Monday, May 4, 2009

Citi, B of A Argue Stress Test Results

Citi and Bank of America are not happy with the results of the government-mandated stress tests, which will force them to raise significant amounts of new capital. According to the FT, Citi needs $10 billion more, while B of A needs “well in excess of $10 billion.” The banks are furiously arguing their case, claiming the stress test results were too pessimistic. PNC and Wells are also mentioned as regional lenders that would be required to raise capital, unless they manage to convince the Feds otherwise.

In the event that the government prevails, Citi is rooting around for more securities it has issued that can be converted into equity. The good news, for Citigroup at least but not so much for investors that were hoping to continue to collect interest on their trust preferreds, is that Citi has around $15 billion in trust preferred securities lying around that it can convert. No word yet on how B of A plans to fill its hole.

Stress test results have been delayed and will be released on Thursday, May 7th giving the market plenty of time to continue rallying for no good reason. Somebody wake me up if anything interesting happens before then.


Joshua said...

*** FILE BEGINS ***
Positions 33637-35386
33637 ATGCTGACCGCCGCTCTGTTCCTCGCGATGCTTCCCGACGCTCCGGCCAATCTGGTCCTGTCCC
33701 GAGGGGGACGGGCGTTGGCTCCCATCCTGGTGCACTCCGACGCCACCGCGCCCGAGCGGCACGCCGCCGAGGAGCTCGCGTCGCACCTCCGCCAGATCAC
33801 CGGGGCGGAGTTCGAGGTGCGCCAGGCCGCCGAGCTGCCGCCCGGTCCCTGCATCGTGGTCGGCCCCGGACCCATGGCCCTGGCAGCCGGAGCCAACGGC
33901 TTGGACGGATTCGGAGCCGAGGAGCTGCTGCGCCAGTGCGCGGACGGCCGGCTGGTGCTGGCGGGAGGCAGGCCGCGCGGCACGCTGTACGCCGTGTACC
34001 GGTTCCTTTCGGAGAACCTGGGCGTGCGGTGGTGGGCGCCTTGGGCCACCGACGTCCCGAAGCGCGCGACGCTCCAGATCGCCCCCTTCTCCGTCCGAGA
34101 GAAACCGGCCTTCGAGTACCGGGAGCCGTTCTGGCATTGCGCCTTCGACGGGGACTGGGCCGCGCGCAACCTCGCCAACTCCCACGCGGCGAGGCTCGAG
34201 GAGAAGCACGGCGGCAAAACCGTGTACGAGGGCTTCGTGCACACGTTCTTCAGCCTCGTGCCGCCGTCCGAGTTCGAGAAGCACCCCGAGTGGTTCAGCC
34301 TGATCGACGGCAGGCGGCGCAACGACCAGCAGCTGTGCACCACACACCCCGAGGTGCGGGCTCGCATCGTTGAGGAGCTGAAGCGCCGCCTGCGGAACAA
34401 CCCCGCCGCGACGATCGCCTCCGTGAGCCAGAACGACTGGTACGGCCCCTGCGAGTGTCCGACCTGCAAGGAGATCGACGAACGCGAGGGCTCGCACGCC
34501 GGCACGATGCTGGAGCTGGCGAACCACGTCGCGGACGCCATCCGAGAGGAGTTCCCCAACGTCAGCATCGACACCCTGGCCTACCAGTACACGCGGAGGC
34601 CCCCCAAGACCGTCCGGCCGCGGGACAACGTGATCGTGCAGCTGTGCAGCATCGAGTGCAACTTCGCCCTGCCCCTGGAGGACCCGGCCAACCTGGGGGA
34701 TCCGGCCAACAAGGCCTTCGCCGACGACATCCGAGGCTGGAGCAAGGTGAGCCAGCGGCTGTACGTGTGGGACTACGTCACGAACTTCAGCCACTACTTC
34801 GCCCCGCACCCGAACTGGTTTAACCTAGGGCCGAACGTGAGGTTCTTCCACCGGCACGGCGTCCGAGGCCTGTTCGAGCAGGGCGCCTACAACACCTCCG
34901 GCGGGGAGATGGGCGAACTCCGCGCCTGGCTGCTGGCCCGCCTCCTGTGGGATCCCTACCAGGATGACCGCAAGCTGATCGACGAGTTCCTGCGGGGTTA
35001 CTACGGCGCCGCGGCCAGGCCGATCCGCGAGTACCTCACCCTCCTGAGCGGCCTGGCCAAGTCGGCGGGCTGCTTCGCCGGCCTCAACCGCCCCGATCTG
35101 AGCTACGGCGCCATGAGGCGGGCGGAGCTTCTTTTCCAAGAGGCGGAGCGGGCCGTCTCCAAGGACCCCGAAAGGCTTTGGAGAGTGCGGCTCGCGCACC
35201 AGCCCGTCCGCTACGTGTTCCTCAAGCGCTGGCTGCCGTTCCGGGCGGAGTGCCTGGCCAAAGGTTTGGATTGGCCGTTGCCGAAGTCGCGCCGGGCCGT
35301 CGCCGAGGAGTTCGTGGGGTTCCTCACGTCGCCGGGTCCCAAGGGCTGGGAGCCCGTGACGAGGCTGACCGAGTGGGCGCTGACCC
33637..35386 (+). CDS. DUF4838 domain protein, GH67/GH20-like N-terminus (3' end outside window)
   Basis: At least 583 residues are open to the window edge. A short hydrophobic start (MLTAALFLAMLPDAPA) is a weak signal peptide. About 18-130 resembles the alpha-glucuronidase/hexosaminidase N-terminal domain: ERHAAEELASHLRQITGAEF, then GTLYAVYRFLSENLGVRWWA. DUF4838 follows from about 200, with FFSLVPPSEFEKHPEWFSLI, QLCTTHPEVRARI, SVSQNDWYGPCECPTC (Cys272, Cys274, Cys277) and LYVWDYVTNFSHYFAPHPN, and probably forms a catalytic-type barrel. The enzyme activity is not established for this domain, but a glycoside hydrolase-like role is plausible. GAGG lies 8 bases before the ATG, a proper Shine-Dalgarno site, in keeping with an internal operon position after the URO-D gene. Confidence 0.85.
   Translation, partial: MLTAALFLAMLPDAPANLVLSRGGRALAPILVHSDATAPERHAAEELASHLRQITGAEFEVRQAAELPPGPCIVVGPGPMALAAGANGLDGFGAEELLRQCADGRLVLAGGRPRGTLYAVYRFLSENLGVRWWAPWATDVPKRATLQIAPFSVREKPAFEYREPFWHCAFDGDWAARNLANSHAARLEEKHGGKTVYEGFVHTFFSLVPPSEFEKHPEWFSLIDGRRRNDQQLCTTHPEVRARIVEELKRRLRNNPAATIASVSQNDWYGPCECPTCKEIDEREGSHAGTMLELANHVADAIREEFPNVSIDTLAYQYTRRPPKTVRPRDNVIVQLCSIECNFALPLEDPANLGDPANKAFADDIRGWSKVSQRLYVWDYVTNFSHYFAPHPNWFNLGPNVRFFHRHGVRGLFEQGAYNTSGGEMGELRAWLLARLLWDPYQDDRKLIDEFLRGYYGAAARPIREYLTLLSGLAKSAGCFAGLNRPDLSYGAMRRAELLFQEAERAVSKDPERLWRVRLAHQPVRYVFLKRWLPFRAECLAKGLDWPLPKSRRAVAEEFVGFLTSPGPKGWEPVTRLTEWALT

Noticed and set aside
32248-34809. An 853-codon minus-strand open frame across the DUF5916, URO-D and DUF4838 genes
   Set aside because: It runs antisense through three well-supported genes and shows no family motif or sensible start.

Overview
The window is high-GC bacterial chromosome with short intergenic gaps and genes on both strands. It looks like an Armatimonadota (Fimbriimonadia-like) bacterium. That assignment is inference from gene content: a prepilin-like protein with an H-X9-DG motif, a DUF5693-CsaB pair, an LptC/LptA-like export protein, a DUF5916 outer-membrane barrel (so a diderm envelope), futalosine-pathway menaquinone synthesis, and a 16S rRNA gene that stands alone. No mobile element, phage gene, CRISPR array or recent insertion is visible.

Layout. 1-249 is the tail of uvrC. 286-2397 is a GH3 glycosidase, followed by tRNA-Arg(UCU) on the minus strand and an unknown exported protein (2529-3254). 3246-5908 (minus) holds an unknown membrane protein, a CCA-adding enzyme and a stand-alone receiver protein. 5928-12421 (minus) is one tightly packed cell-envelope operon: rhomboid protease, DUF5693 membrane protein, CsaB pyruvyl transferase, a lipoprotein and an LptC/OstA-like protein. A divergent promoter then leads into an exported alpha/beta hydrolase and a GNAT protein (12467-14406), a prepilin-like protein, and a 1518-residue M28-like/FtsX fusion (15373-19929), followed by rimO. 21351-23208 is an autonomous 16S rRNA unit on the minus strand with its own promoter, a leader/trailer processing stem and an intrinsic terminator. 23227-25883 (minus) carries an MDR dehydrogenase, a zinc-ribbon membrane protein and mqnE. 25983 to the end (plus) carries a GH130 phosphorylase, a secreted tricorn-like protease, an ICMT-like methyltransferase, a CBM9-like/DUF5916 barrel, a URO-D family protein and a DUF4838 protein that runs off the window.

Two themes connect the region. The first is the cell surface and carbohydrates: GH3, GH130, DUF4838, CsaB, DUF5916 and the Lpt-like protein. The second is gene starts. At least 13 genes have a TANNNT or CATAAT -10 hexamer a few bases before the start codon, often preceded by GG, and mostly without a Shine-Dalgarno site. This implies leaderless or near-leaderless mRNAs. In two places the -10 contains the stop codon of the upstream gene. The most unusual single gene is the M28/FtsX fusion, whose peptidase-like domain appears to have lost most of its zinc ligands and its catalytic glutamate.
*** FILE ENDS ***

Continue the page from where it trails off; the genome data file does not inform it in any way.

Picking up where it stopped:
I struggle to understand the capital structure and solvency ratios like TCE, etc. But how does converting a bunch of preferred to common solve anything for these banks? I guess it helps to have those large preferred dividends get cut, but is Citi somehow magically solvent when it converts one form of equity to another? If the $15b outstanding averages an 8% coupon, that's saving them a whopping $1b per year on their $2,000b balance sheet. Am I missing something?

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K10 said...


I don't think that preferred stock counts as part of TCE. So by converting the preferred to common, it magically gives them more of a capital cushion. But yes, it does seem to be an acounting trick than any sort of real solution to potential solvency issues. The reality is that they still have $2 trillion in assets and probably nowhere near enough equity to cover potential losses.